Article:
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Does Your Baby Have Bumpy Patches On Their Arms & Legs? It Might Be KP

Rashes on babies make us panic, but keratosis pilaris is NBD.

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There is no shortage of rashes your baby can develop when they’re little, and the moment you notice any bumps or redness, it’s natural to worry (and start Googling it feverishly — wait, do they have a fever). If your little one has sprouted some bumpy patches on their arm and legs, you could be dealing with keratosis pilaris. Fortunately, keratosis pilaris in babies is really nothing to worry about.

Keratosis pilaris (KP) causes rough, bumpy patches you can see and feel on the skin. Sometimes the bumps are accompanied by redness. It tends to appear on the upper arms, thighs, buttocks, and cheeks. So what causes it to pop up in the first place?

“I would consider keratosis pilaris to be a dry skin type more so than a dry skin problem. It’s extremely common,” says Dr. Catherine Bridges, M.D., pediatric dermatologist at Cincinnati Children’s and assistant professor of dermatology and pediatrics at the University of Cincinnati. “Essentially what happens is that where all of the little hair follicles come out, there’s just a little bit of extra top layer of the skin that doesn’t like to fall off. So that’s what leads to the little rough bumps that people can sometimes see and feel.”


Keratosis pilaris in babies

KP can appear on your baby’s skin anytime after birth, really, but tends to become more obvious as they get a bit bigger, Bridges says (which makes sense, since they need to be growing body hair for it to form). If you’ve just spotted the telltale bumps and redness on your baby’s arms for the first time, fear not: it shouldn’t bother them at all.

“It is something that’s typically just kind of there. It is typically not symptomatic,” says Bridges. Sometimes it may get a little itchy, she adds, but for the vast majority of people, it doesn’t even do that. You might notice your baby’s KP gets worse at times — because it’s essentially a dry skin type, per Bridges, anything that dries out your skin could make more bumps pop up for baby.

“Conditions that would worsen dry skin can make it more noticeable. So of course during the wintertime when we’re running our heaters it’s very dry inside the home. That can make it more noticeable. Some people really scrub up with soap and soap can be drying to the skin, so that can make it a little bit more noticeable as well.”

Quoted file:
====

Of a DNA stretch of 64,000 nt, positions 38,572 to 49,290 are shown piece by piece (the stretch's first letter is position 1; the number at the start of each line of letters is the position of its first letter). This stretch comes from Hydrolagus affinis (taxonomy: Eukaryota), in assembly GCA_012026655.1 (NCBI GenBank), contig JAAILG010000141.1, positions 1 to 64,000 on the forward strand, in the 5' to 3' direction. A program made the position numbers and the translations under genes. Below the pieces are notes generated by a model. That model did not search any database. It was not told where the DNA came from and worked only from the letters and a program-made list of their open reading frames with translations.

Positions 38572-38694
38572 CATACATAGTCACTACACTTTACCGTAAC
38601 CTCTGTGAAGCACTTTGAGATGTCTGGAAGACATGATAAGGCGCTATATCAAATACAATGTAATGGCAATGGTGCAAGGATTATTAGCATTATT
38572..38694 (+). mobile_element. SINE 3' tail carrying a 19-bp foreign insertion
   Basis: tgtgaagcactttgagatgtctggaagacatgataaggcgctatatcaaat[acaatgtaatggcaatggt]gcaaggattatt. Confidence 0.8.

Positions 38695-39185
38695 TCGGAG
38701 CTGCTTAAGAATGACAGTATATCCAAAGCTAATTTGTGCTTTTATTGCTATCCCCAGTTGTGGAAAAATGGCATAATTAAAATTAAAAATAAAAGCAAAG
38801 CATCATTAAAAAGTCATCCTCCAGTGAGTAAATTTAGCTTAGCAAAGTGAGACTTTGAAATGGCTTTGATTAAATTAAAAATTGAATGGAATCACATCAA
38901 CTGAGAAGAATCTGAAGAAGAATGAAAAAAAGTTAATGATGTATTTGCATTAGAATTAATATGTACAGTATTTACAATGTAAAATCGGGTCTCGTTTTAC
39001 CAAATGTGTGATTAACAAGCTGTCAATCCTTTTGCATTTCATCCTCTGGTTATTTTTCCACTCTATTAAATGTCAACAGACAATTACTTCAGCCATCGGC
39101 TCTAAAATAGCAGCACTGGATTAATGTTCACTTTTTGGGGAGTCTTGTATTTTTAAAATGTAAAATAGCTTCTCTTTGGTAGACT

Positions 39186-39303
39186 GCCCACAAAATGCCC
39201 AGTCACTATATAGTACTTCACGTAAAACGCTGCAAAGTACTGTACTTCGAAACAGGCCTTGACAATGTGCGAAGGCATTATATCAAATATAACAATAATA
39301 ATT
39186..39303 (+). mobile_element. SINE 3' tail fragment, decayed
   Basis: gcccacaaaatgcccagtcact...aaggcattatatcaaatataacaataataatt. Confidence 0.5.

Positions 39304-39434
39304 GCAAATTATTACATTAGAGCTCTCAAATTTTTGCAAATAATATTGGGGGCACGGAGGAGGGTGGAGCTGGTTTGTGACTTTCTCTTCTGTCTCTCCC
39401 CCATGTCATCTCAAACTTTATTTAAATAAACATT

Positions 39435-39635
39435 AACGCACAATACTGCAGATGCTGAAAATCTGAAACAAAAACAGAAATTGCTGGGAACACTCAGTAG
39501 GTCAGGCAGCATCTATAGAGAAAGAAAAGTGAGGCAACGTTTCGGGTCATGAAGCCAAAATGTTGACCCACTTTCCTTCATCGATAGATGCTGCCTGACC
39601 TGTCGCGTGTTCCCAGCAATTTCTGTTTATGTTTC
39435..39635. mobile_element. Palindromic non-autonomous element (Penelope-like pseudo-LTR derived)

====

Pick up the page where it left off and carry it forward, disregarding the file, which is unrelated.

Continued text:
Because food allergies are a common concern for parents as their babies begin trying new foods, and skin rashes can be associated with allergic reactions, you might be wondering if there are any dietary changes you can make to help reduce your baby’s KP breakouts. There’s no link between your baby or toddler’s diet and KP. “There’s no association with food,” Bridges says. “Most parents are really worried, ‘is there something that I’m doing or not doing to cause this?’ And that’s not the case. It’s just kind of how their skin likes to be.”

Can you get rid of keratosis pilaris?

In short, no. Because it’s just how your baby’s skin forms, there’s not really any changing it. “You don’t have to treat it. This is something that is going to stick with people. There are a few ways to make it less noticeable, but kind of just knowing that there’s nothing that’s going to make it go away completely forever is something that I think is really helpful for parents,” Bridges says.

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How can you make it better? Most kids (and adults) with KP benefit from moisturizing daily, and Bridges says your baby’s lotion will be most effective if you apply it right after a bath. Look for gentle, fragrance-free formulas with thicker textures, she says, noting that coconut oil is a good option for parents who want to use something all-natural. You can also skip the soap where it’s not needed during your baby’s baths.

“You don’t need to lather up the skin with soap every single time,” Bridges says. “Of course, if they’ve rolled in a mud pit, that’s something different. But in general, the only places where you need to use a nice gentle soap are the body folds — the neck, the groin, the underarms. Everything else, for the most part, you can rinse with water.”

Keratosis pilaris occurs more commonly in kids who have eczema, and those who have eczema are more likely to also have KP, Bridges says. So, if you’re looking into the best moisturizer for KP or wanting to reduce its appearance, you should definitely check with a doctor before trying anything at home.

“If families are concerned enough to be wanting to pursue a specific treatment to make it less noticeable, I think the first step is really to meet with your pediatrician or a pediatric dermatologist to ensure that we actually know what’s going on, and then that provider can give the family recommendation of what is really the best moisturizer for the skin condition or the type of skin the patient has, and for the age of the patient,” says Bridges.

Long story short, if your baby has KP, they’ll probably have it for life (though it will get less noticeable with age). That said, it doesn’t hurt and should only itch on occasion, if ever, so don’t worry too much about it. You have enough to think about as it is.


Dr. Catherine Bridges, M.D., pediatric dermatologist at Cincinnati Children’s and assistant professor of dermatology and pediatrics at the University of Cincinnati

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